1 jalapeño, diced
1 Tbsp curry powder
salt to taste
1 lime
1 Tbsp ghee (or coconut oil)
cilantro and scallions for garnish

  1. Pressure cook the moong dal to mush; if pressure cooker is not handy, cook in a saucepan till moong dal is soft and squishy
  2. Heat oil in a pan, add the onions, ginger, jalapeño, turmeric powder and a pinch of salt, sauté
  3. Add the zucchini and chard and sauté some more till zucchini is cooked 
  4. Stir in the cooked mush dal, taste and adjust flavors, cover and simmer adding a splash of water as needed 
  5. Off heat, squeeze the juice of half a lime, stir well, taste and add more lime juice as needed

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Friday, July 28, 2017

Batter-fried Rockfish with Home-grown Potatoes

Batter-fried Rockfish with Home-grown Potatoes

Not quite prolific yield as some years back, but, despite my inadvertent neglect, the bush green beans are trickling in by the handful. I stuck them in a spot where they barely get a few hours' direct sunlight each day so I am not expecting them to be bountiful this year.

Some of the home-grown potatoes were dug up as well, while they were still young, just the way I like them for a quick steam-and-sauté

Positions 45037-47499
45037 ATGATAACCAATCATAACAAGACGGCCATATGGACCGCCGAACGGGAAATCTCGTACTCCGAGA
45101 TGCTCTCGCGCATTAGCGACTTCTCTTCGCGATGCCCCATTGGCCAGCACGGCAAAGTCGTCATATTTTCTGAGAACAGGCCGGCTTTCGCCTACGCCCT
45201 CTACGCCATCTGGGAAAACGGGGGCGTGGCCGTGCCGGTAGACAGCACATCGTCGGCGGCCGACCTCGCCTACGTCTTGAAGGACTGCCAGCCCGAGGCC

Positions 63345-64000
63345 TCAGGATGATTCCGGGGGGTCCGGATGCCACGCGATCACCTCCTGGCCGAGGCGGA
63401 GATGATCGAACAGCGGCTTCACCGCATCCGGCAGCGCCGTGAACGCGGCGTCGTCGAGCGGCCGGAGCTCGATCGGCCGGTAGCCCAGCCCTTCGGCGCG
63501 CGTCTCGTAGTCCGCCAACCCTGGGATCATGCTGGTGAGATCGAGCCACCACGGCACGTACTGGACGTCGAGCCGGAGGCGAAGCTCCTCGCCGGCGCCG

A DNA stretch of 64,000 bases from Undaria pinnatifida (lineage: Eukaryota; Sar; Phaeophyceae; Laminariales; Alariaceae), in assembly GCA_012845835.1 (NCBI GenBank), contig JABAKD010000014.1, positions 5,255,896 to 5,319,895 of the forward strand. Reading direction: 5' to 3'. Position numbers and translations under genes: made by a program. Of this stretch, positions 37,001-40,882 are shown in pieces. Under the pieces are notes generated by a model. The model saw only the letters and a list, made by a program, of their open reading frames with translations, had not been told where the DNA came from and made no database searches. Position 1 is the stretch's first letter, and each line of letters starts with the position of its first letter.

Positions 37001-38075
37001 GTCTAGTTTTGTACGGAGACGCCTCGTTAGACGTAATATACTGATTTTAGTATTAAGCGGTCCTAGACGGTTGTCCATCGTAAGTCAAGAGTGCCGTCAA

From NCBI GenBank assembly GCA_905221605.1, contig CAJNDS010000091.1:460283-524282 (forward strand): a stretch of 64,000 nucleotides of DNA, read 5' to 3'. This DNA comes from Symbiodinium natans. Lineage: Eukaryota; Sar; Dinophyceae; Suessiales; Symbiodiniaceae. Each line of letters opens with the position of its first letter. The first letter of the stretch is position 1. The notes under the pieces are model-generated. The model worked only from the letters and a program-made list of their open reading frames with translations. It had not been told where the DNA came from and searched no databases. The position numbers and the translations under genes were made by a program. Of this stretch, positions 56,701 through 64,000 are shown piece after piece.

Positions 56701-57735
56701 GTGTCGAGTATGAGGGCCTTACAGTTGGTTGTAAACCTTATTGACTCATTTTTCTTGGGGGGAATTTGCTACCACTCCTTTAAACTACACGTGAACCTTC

Some rockfish caught in Alaska seemed perfect for batter-dipping and frying.

Corn starch plus chickpea flour with salt and paprika blended in ice cold plain soda is my favorite batter for getting a nice crisp crunch. Of course, oil temperate matters, so checking that between batches is something I am training myself to do.

Some chimichurri made with home-garden herbs served as the dip for the fish, although the kids turned up their noses and reached for the ubiquitous ketchup (no HFCS, organic!) when it came to dipping their fish and chips.

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Wednesday, July 26, 2017

Fire-roasted Eggplant Gothsu

Fire-roasted Eggplant Gothsu south Indian curry vegetraian fusion ethiopian mitmita mekelesha

Gothsu  (Gojju) is a fairly common tamarind-based fire-roasted eggplant dish in south India. As always, there is a general principle on what ingredients to be added in what proportion, but is always adjusted to each family's tastes. Some prefer a sprinkling of brown sugar to bring out the flavors  and add a mild sweetness, while others frown upon brown sugar in any of the spicy tamarind-based sambar and gothsu and other curries.

Fusion cuisine being my specialty, this dish did not confine itself to the bounds of traditional south Indian formula based on sambar powder.

Instead, Mekelesha and Mitmita spice powders from Ethiopia brought in that warmth and spiciness that gothsu is relished for.

It is rather fun to char the eggplant over open flame in my gas stove. For a blend of flavors, I went with fire-roasting some red and yellow bell peppers and pan-roasting cherry tomatoes for the recipe.

2 long Ichiban or Neon eggplant
1 red bell pepper
1 yellow bell pepper
10 cherry tomatoes
1 medium yellow onion, finely diced